I have it on good information that the earlier builds of Tog got beaten up pretty badly by the Beasts deck, as dealing with thirty-six creatures with Call of the Herd, Beast Attack, Glory, and Phantom Centaur in the mix was a real problem. The new version of Tog will still have some of those problems, but the matchup should be improved a bit. That said, I think it’s still in the Beasts player’s favor.
Tier 2 Decks: G/W Beasts
This has two different primary builds, and while you could treat them as two different decks, I’m choosing to lump them together because they use most of the same cards. The actual”Beasts” deck looks something like this:
While W/G Madness looks something like this:
The Madness version has actually appeared in more Top 8s than the Beast version… But is that because more people are playing it or because it’s a better call for the metagame? I honestly don’t know. What I do know is that the Beasts build listed here is suboptimal, but for the revised decklist you’ll just have to tune back in when I post my Regionals contest (with more testing results to be included).
Back to the current builds, Zvi said a few weeks ago that he thought Beasts was”going to be the deck to forget, and it’s being ignored for good reason.” I’m going to beg to differ on this one for two reasons:
1) Zvi rarely knows what’s going on in the Standard metagame and sometimes makes silly statements that are the result of lack of knowledge for a particular format (since he never has to play the PTQ formats when they are happening, his focus is usually on something else). He’d be one of the first people I’d go to if I wanted insight into what’s going to happen at Pro Tour: Foo, but asking for insight as to what we scrubs should be doing will yield mixed results.
2) Beasts is a lot better than he gives it credit for being.
I know this from playtesting results and also from watching it gradually increase its share of Regionals Top 8s since the beginning of March. I know this because the deck has surprisingly solid matchups against the field. And I predict that the combination of W/G and Beasts will be at least the third most popular qualifying deck at U.S. and Canadian Regionals (and could be even higher, depending on how many people actually play the deck).
Anyway, enough with my silly assertions – on to the matchups!
Matchup Matrix for W/G Beasts:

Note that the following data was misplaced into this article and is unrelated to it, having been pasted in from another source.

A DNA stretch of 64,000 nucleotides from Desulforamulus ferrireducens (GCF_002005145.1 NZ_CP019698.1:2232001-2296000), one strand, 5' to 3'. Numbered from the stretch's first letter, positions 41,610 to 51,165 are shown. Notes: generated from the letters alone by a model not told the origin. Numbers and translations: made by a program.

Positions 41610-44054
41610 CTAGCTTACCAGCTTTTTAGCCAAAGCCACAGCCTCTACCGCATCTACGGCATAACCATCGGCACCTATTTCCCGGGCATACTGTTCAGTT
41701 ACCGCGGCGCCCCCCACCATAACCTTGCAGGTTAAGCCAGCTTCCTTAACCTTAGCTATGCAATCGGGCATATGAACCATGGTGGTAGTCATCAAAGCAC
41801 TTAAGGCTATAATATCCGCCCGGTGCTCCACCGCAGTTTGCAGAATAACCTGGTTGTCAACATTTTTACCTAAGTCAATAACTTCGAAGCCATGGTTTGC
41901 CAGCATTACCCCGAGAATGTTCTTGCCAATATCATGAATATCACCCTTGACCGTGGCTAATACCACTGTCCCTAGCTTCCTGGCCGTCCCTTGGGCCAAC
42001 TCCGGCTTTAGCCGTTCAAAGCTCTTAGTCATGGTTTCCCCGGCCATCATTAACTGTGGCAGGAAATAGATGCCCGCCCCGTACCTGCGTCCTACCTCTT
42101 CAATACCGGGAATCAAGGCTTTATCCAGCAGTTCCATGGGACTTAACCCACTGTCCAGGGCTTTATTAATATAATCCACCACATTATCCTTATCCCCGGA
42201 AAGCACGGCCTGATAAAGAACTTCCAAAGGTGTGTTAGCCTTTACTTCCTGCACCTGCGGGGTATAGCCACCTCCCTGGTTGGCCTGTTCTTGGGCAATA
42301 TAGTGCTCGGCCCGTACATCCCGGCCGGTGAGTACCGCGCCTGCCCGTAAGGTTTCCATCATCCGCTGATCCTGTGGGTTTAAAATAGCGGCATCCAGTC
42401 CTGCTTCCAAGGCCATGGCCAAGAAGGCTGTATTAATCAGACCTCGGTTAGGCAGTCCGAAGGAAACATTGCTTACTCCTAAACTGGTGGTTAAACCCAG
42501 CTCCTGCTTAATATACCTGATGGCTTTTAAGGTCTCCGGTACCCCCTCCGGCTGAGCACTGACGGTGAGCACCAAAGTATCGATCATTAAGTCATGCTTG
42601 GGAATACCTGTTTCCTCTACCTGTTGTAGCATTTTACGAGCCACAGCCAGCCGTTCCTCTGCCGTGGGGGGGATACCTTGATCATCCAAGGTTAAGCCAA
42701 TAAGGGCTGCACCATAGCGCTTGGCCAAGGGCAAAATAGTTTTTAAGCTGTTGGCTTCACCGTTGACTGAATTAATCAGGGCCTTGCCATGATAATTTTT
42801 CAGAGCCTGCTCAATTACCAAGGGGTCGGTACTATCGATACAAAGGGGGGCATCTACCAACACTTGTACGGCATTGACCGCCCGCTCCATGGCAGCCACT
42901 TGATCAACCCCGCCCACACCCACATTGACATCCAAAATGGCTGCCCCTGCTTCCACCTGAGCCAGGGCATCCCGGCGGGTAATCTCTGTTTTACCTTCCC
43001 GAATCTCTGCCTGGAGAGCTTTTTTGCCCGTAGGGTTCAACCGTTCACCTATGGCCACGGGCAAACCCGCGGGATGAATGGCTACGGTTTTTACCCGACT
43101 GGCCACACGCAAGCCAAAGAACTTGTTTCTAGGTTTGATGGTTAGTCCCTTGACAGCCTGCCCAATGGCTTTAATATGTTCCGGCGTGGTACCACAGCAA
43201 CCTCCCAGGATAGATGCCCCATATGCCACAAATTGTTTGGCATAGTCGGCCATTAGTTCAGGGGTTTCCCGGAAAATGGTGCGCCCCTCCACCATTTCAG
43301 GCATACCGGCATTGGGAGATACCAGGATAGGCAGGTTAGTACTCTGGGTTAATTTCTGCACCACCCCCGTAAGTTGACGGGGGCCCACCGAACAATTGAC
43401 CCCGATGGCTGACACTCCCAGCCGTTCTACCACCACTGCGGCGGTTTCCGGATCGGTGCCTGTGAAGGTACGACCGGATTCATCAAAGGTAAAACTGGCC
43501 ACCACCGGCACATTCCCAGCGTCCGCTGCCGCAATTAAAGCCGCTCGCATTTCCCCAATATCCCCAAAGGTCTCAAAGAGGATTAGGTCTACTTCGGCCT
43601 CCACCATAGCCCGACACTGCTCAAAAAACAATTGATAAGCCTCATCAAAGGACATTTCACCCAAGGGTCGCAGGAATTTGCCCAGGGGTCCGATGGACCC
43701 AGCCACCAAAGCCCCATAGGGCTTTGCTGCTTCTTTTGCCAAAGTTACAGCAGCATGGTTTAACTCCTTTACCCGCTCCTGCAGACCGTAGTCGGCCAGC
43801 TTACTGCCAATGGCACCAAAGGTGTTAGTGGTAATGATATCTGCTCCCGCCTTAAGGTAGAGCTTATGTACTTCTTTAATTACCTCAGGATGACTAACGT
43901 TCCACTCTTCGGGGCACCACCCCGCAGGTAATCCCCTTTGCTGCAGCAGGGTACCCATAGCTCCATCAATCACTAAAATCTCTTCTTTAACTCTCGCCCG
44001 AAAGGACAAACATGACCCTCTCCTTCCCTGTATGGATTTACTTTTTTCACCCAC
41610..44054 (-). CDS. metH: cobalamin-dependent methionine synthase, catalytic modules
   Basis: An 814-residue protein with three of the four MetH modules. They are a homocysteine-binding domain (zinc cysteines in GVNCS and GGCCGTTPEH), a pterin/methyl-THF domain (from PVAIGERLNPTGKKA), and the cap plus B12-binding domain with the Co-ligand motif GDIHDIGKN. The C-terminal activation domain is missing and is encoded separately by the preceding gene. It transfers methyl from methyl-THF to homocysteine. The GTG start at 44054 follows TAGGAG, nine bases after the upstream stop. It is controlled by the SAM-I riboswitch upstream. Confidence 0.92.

R/G – Bottom Line: +15
This matchup is all about stabilizing the board in time for your fat and life-gainers to go to work. If you are playing the Beasts version, then Contested Cliffs becomes a wrecking ball while Glory makes their burn on your creatures largely irrelevant. Between this matchup, the Tog update, and the potential problems with the U/G matchup, R/G may find itself in a world of hurt come May 3rd. Then again, I’ve been wrong before…
U/G – Bottom Line: Unknown
This is one matchup where Merfolk Looter can make a significant difference, but that has mostly been pushed out of the picture by R/G. In its place, you have the inferior Aquamoeba (ooo, a 1/3 or a 3/1? Scary!) and a couple of Quiet Speculations (for Roars and Deep Analysis, which actually are a bit scary). As I stated earlier, this often ends up being a battle of Incarnations and a”Battle of the Beatdown” to see which player can put through the most damage. If the Beasts player gets enough time to resolve a Wish and get an active Intrepid Hero or Silklash Spider on the board, the outcome is largely elementary. Living that long is not.
Tog – Bottom Line: +10
I have it on good information that there are versions of Beasts out there that are beating Psychatog and beating it consistently. Unfortunately, I don’t know which version of Tog was being played, so I don’t know what effect the updated build has on the numbers. What I can say is that Kai’s Tog can lose pretty badly to Beasts, as Tog has a hard time stopping all the kids (especially when seven of the spells flash back and the Beasts player can give their whole team Protection from Black).
I think the newer builds of Tog will be able to handle this matchup a little better, but the matchup still leans in W/G’s favor.
Sligh – Bottom Line: +30
Beatings, Beatings, and more Beatings. Chump block until the big kids get on board, gain some life, crush some dreams. Rinse, lather, repeat (or something). Flash of Defiance makes this plan a bit more problematic in Games 2 and 3 – but any time they draw Flash, it’s one less threat you have to deal with. Ensnaring Bridge complicates things a bit more, but with eight sacrificial lifegaining Beasts and the possibility of Genesis recursion, they should have a rough time burning you out, especially if you have the proper Wish sideboard.
AstroGlide – Bottom Line: +5
Every deck has to have one particularly rough matchup before sideboarding, and this one is probably it for Beasts. Mass creature removal is going to be rough for W/G to handle, at least until you get some recursion going on. However, if you manage to gain some life through saccing any of your beasts or through some Angel beatings, it is going to take the Glide deck a little while to kill you. Additionally, don’t forget that Glory can protect your creatures from both Starstorm and Slice and Dice, so getting her in the yard can be crucial. Regardless, Game 1 is a fight that you probably won’t win.
Post-sideboarding, this match is a different story, as you suddenly gain access to both sides of Ray of Revelation (which was not included in the builds above), which will quickly ruin a Glide player’s day. Be smart with what you Wish for and the match should go your way.
Tier 2 Decks: Sligh